Fly-past honors WWII airmen who died saving UK children

February 22, 2019 - 5:58 am

SHEFFIELD, England (AP) — U.S. and Royal Air Force planes soared over Sheffield on Friday to honor 10 U.S. airmen who sacrificed their lives during World War II to save children playing in a park where they wanted to land.

One of those children, Tony Foulds, watched the fly-past after he spent decades lobbying for public recognition of the sacrifice made by the crew of the B-17G nicknamed "Mi Amigo." Foulds wanted an aerial display befitting men who fought in the sky.

Thousands of people gathered for the event, which was broadcast live on the BBC. Foulds wept as the planes zoomed over.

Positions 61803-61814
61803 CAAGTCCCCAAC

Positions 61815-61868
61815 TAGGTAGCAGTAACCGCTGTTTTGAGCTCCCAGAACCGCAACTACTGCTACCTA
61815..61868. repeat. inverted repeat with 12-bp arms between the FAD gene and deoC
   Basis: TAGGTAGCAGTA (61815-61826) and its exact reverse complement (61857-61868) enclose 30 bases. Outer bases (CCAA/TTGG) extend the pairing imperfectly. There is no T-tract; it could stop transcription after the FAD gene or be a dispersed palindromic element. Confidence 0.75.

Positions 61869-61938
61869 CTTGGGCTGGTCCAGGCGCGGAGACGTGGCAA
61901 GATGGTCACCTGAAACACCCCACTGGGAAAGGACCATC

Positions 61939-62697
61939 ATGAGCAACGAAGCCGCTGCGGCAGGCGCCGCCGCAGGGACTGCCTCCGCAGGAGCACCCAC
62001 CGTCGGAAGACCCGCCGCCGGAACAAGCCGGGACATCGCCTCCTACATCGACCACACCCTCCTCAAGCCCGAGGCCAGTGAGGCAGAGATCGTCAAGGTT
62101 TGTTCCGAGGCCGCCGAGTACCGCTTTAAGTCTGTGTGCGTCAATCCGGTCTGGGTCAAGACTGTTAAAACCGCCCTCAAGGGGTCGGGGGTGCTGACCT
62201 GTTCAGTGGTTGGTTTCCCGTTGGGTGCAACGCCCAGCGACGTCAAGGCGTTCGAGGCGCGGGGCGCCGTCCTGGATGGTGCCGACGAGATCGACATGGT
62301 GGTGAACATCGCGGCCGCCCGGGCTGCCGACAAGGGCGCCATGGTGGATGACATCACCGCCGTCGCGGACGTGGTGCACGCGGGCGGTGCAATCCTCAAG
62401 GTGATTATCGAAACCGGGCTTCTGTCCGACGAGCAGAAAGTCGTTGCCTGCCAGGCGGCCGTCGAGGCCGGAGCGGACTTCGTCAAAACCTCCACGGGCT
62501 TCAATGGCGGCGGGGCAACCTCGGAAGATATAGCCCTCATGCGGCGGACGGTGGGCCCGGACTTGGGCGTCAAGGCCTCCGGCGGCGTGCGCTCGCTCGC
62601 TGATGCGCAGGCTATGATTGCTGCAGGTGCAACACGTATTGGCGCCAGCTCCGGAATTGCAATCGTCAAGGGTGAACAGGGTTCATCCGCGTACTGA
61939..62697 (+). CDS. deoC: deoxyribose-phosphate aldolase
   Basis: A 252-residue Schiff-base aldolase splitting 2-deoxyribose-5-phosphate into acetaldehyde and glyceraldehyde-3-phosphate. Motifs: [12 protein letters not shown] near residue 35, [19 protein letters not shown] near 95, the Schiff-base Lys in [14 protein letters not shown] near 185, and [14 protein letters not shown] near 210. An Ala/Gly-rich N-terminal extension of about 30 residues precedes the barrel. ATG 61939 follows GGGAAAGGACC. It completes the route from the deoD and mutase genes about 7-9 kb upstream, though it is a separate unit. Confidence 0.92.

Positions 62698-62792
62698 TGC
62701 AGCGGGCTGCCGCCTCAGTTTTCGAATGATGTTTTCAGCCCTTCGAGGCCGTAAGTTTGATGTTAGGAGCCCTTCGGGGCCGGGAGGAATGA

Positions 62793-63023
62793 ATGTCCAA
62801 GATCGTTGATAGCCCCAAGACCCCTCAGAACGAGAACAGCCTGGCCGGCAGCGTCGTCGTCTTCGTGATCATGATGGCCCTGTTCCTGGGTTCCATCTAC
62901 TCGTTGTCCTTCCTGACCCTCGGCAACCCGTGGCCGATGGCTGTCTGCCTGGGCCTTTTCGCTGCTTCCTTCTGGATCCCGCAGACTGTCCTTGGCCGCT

"That was worth waiting 66 years for," Foulds said as he dabbed his eyes with a wadded tissue.

The crowd burst into a cheer of "Hip Hip Hooray!" for 82-year-old Foulds, who has been tending a memorial to the airmen for decades, wracked with guilt because he believed he was responsible for the deaths of Lt. John G. Kriegshauser and his crew.

Foulds believes the plane would have landed on the grass — saving the crew — had Kriegshauser decided to take his chances and land in the park. Instead, the pilot directed the aircraft into the woods, avoiding the children and the houses surrounding the park.

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